Metro riders should get ready to pay more.
Chief Financial Officer Carol Kissal said passengers will “likely” see fare hikes next year as the transit authority faces a $124 million budget shortfall.
“I will say that fare increases are coming,” Kissal said. “They won’t be as aggressive as they were a few years ago.”
Metro is proposing a number of options including making the now complex fare system easier to understand for riders, raising rates 10 cents on both the bus and rail networks, and implementing a zone system on trains that’s based on how far riders travel.
Kissal said the agency is not proposing any cuts for next year’s budget.
The board would make a decision on increasing fares in the early months of 2012, and any changes would go into effect in July. Public hearings would also precede any action.
The expected $124 million budget gap for fiscal 2013, which starts July 1, follows last year’s budget gap of $66 million, which area jurisdictions filled with additional subsidies.
They could also face paying more next year, Kissal said, with just $60 million coming from increased fares. However, many governments have faced their own financial troubles.
In 2010, Metro implemented the most expansive fare hike in its history, including “peak-of-the-peak” rates for riders who travel during the rail system’s busiest times. While ridership dropped some, few passengers changed their patterns to travel during cheaper times, Metro officials said.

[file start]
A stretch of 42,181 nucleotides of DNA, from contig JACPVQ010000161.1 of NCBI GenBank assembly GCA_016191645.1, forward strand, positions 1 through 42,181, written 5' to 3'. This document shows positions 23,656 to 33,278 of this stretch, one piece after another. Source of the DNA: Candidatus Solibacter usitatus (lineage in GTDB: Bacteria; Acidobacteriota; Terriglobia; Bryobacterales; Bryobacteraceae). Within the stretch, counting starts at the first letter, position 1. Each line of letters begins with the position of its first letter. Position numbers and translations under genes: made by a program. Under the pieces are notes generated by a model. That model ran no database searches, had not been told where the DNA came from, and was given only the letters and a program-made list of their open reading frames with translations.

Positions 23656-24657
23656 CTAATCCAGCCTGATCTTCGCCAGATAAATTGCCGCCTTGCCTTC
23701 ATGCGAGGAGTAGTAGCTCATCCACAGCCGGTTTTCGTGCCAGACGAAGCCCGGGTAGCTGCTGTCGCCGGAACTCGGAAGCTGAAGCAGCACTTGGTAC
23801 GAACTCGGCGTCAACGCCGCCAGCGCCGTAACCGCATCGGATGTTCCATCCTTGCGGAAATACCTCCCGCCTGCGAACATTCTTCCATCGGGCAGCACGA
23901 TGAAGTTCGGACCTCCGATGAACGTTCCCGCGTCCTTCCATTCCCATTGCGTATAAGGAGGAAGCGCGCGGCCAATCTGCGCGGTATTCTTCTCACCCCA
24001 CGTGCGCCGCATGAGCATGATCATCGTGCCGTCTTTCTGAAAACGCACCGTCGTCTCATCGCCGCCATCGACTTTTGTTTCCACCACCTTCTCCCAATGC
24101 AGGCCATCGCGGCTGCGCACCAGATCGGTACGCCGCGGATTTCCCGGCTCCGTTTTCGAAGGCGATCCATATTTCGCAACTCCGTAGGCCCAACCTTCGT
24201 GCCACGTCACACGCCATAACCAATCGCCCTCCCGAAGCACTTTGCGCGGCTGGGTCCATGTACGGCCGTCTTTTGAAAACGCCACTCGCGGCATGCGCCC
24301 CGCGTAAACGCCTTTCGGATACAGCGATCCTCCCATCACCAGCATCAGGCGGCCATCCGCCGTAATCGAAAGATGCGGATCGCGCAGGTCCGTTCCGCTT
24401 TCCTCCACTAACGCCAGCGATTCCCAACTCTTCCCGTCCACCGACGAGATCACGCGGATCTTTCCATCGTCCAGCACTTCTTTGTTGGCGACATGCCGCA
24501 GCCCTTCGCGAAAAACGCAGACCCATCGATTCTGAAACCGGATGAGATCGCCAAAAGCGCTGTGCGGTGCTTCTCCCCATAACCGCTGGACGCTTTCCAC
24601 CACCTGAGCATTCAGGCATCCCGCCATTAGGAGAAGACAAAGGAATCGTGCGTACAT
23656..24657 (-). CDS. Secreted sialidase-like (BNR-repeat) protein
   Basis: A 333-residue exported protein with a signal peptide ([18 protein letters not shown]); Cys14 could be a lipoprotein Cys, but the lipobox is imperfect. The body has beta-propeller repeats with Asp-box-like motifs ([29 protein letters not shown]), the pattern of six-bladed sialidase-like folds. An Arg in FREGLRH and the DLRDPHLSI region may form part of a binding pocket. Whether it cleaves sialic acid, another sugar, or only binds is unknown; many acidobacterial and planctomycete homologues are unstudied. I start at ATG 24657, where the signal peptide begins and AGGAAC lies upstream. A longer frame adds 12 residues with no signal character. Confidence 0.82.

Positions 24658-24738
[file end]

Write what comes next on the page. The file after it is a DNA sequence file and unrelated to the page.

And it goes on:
Officials have said the main driver of Metro’s projected $124 million deficit is the pension costs. Of the authority’s 11,000 employees – 85 percent – contribute nothing to their pension, leaving Metro as the sole contributor, they said. And given the recent economic downturn where pension funds took a major hit, Metro now has to make up the cost.
“We suffer from a large pension and health cost,” Kissal said.
Metro is expected to renegotiate its contract with Local 689, the union that represents 10,000 of its employees. Kissal said no pay increases are planned. Metro workers recently received a court-mandated 9 percent wage increase for the past three years..
“Some of the packages we have may be too rich in terms of what we can do in the future,” Kissal said.
Next year, Metro is also expecting revenue to drop to $809 million, down from $812 million expected for this year.
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